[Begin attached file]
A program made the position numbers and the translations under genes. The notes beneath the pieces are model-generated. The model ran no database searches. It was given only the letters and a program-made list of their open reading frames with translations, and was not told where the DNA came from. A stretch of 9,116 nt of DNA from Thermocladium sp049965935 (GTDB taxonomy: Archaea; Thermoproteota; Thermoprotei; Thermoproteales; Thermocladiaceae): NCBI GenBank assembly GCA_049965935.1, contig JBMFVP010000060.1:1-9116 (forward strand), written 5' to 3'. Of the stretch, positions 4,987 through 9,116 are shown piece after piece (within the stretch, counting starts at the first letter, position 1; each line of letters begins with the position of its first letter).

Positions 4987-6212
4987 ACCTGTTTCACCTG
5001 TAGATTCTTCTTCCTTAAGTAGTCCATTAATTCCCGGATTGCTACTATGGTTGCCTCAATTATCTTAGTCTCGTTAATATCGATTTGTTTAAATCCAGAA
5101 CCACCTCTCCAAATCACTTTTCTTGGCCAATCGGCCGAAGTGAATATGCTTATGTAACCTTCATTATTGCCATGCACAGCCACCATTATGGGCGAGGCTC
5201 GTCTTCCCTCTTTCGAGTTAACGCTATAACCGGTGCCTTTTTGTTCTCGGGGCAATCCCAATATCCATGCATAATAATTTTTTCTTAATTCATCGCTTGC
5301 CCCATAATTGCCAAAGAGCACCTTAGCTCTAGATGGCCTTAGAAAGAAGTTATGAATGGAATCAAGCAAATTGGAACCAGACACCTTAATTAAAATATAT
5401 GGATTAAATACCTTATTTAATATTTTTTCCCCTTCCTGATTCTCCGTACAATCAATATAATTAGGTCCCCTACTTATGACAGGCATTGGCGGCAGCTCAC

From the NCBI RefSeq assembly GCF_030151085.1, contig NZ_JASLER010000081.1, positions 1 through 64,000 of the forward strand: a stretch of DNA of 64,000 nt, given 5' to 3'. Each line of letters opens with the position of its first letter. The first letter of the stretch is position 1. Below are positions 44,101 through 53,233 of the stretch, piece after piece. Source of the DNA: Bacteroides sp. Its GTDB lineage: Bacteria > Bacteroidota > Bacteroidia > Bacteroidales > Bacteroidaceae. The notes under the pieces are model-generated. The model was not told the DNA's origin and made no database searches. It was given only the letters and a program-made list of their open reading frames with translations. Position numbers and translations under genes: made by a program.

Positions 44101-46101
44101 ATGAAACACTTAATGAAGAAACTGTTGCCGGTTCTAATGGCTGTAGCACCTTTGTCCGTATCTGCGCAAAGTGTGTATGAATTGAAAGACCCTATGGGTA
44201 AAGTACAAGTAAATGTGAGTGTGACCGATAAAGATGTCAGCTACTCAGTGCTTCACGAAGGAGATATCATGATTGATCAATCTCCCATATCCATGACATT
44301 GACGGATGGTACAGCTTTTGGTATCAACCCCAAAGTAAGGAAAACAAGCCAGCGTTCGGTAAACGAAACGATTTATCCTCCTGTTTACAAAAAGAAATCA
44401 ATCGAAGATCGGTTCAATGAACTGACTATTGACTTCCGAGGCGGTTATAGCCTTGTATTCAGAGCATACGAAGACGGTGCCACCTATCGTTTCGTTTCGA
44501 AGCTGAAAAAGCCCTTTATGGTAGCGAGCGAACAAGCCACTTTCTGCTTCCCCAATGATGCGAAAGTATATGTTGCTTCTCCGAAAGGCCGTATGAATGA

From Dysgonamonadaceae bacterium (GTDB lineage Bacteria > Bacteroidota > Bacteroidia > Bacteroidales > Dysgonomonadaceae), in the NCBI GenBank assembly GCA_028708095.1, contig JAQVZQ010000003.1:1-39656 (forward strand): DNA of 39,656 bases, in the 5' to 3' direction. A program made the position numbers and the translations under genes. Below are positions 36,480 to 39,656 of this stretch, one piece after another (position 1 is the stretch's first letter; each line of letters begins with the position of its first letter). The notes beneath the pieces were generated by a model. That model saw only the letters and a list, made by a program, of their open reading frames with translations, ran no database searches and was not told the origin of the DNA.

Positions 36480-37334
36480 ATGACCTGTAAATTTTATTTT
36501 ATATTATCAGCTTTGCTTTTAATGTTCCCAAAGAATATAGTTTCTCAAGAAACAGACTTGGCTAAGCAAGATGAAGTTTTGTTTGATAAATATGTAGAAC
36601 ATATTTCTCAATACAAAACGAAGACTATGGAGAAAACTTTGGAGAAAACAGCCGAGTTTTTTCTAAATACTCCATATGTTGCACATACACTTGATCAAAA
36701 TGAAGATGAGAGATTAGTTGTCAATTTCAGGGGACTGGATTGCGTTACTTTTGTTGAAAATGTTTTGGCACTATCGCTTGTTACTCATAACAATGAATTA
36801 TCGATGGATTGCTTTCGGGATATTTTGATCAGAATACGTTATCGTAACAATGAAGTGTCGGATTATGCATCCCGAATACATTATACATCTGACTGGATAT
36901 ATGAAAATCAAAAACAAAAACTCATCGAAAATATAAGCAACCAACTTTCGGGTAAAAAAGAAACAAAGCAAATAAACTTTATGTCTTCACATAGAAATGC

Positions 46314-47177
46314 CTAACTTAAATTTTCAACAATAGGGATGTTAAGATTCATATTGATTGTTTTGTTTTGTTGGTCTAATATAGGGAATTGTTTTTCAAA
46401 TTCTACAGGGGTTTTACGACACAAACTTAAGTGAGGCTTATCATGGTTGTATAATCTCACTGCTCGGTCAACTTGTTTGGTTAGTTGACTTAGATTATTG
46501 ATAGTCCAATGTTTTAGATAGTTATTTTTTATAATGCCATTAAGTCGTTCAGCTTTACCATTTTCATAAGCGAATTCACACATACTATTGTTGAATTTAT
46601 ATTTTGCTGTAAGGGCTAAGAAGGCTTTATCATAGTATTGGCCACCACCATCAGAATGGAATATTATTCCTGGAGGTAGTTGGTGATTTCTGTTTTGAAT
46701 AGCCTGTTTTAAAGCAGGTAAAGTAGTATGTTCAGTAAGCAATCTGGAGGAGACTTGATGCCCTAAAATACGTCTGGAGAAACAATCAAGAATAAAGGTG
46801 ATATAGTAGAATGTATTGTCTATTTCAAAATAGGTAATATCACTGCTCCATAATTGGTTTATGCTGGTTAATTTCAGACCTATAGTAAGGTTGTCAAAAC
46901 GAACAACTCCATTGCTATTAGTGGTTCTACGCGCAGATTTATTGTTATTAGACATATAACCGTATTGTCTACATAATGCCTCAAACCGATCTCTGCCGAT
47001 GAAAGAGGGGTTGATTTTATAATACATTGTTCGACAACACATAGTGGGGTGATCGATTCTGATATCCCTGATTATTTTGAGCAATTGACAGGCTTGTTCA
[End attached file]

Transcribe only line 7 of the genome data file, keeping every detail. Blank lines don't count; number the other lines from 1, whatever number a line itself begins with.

5301 CCCATAATTGCCAAAGAGCACCTTAGCTCTAGATGGCCTTAGAAAGAAGTTATGAATGGAATCAAGCAAATTGGAACCAGACACCTTAATTAAAATATAT